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Contributors: BJ conceived, initiated, and coordinated the study and is the study guarantor. All the authors were involved in collecting, analysing, and interpreting the data; in particular, AH provided statistical support, and SG, BA, BJ, SD, and AC analysed the hospital episode statistics and the other routine data. The paper was written jointly by BJ, BA, BH, and LI, with all other authors commenting and editing the drafts and approving the final version.
To ascertain hospital inpatient mortality in England and to determine which factors best explain variation in standardised hospital death ratios.
Weighted linear regression analysis of routinely collected data over four years, with hospital standardised mortality ratios as the dependent variable.
Eight million discharges from NHS hospitals when the primary diagnosis was one of the diagnoses accounting for 80% of inpatient deaths.
Hospital standardised mortality ratios and predictors of variations in these ratios.
The four year crude death rates varied across hospitals from 3.4% to 13.6% (average for England 8.5%), and standardised hospital mortality ratios ranged from 53 to 137 (average for England 100). The percentage of cases that were emergency admissions (60% of total hospital admissions) was the best predictor of this variation in mortality, with the ratio of hospital doctors to beds and general practitioners to head of population the next best predictors. When analyses were restricted to emergency admissions (which covered 93% of all patient deaths analysed) number of doctors per bed was the best predictor.
Analysis of hospital episode statistics reveals wide variation in standardised hospital mortality ratios in England. The percentage of total admissions classified as emergencies is the most powerful predictor of variation in mortality. The ratios of doctors to head of population served, both in hospital and in general practice, seem to be critical determinants of standardised hospital death rates; the higher these ratios, the lower the death rates in both cases.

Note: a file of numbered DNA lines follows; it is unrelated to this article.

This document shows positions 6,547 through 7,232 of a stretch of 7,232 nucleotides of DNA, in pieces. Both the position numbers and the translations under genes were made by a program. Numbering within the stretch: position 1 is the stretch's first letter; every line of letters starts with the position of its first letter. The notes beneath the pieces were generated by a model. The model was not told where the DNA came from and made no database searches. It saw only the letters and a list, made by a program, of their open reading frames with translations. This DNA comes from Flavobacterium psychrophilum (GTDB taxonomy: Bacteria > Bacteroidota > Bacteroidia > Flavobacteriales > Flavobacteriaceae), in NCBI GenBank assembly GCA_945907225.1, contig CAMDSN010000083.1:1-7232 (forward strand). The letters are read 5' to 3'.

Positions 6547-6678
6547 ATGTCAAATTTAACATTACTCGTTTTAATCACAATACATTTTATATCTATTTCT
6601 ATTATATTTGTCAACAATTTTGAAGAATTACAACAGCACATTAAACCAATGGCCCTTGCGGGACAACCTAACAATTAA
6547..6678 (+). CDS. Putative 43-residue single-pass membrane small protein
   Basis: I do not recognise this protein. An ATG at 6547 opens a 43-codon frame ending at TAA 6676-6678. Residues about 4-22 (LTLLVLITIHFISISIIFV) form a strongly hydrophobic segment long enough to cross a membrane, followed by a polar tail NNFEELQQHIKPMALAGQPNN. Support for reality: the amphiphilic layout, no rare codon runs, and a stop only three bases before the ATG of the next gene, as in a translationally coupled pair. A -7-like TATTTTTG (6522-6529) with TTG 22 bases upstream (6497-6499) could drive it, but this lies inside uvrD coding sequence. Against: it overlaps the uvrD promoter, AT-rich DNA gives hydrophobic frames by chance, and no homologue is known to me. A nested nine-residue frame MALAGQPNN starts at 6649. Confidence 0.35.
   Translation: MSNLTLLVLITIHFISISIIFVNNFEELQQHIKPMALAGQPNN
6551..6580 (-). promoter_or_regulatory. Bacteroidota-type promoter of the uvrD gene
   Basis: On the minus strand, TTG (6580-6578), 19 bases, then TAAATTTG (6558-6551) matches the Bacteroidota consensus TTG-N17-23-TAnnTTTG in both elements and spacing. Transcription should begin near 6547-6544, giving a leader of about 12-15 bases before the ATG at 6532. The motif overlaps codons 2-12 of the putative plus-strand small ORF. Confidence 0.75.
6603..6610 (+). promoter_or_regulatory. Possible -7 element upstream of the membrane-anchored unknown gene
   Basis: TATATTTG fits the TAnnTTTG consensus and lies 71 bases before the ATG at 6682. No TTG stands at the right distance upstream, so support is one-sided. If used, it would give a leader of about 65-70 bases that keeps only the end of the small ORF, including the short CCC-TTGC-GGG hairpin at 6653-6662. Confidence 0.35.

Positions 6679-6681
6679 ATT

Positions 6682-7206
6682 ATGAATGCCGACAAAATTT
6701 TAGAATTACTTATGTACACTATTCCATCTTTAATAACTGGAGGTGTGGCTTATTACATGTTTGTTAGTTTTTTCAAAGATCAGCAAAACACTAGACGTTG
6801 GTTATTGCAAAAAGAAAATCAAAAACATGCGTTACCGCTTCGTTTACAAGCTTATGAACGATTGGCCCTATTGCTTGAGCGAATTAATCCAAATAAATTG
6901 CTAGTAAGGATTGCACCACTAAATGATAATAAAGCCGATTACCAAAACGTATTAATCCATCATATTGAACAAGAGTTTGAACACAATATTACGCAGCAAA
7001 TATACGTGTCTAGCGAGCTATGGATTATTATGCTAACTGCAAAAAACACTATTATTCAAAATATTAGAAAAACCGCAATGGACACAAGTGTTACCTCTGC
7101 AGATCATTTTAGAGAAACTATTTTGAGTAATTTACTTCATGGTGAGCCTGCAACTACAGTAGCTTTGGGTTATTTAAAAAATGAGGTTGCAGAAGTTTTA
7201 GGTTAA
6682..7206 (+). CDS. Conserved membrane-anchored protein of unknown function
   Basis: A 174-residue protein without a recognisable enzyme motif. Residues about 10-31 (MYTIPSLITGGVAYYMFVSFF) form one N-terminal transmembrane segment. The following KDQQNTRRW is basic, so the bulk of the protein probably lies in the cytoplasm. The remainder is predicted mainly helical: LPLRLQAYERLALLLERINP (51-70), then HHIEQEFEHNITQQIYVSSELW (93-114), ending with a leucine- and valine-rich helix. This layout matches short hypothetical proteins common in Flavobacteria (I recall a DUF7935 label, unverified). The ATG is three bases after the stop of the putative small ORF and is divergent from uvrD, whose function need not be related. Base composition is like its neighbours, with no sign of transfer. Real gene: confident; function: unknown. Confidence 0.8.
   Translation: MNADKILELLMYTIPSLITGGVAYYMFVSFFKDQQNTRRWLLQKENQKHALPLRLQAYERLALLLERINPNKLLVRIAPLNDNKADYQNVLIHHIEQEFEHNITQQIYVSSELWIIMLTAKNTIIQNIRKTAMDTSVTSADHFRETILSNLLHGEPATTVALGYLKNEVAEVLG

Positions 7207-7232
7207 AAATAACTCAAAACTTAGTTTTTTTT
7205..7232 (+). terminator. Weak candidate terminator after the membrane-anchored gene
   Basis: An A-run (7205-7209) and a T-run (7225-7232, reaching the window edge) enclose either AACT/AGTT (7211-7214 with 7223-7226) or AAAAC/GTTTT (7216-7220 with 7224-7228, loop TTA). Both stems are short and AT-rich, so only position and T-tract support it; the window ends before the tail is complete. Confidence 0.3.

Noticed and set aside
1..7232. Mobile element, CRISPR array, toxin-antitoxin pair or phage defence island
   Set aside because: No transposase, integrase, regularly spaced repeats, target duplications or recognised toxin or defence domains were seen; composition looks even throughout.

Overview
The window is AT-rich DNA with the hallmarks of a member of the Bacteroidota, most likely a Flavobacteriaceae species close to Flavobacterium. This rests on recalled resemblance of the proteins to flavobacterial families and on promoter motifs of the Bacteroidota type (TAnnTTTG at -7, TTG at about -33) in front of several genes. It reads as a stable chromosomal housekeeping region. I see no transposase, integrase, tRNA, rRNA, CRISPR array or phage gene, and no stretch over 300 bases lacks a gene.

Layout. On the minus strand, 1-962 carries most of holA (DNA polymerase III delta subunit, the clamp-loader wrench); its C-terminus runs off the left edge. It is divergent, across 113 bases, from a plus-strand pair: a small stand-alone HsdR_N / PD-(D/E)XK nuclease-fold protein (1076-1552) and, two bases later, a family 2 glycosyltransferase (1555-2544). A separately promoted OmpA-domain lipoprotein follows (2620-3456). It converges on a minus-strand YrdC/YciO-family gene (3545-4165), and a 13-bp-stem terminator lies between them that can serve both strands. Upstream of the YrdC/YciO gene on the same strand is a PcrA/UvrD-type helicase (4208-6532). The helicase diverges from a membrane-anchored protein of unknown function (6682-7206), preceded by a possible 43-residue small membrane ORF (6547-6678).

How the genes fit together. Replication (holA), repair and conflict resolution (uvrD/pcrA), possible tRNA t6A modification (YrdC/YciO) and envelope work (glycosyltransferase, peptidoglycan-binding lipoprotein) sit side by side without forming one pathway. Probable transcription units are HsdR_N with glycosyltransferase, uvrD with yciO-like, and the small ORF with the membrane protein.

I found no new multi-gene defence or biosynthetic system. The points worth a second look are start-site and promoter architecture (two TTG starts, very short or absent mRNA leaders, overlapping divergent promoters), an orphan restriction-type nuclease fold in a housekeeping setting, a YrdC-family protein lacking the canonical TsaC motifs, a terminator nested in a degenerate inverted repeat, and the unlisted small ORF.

Wide variations in English hospital inpatient death rates have been observed over many years,1–4 and concerns have been expressed that such variations could reflect important differences in the quality of medical care available in different hospitals.5,6 Hitherto, research has provided contradictory evidence about the relation of hospital mortality to quality of care.6–9 While differences in patients’ age and severity of illness may explain some of the variation in hospital death rates, adjustment for age, sex, and severity leaves a large amount of unexplained variation.10–15
Comparisons of hospital inpatient death rates, published annually in the United States as league tables, have resulted in lively discussion and debate about their compilation and usefulness.13,16–18 Meaningful comparison of hospital death rates requires adjustments for severity of illness, length of hospital stay, age, diagnosis, and type of admission. Suitably standardised hospital death rates are used both as indicators of quality of care and in the setting of standards in the United States.19–22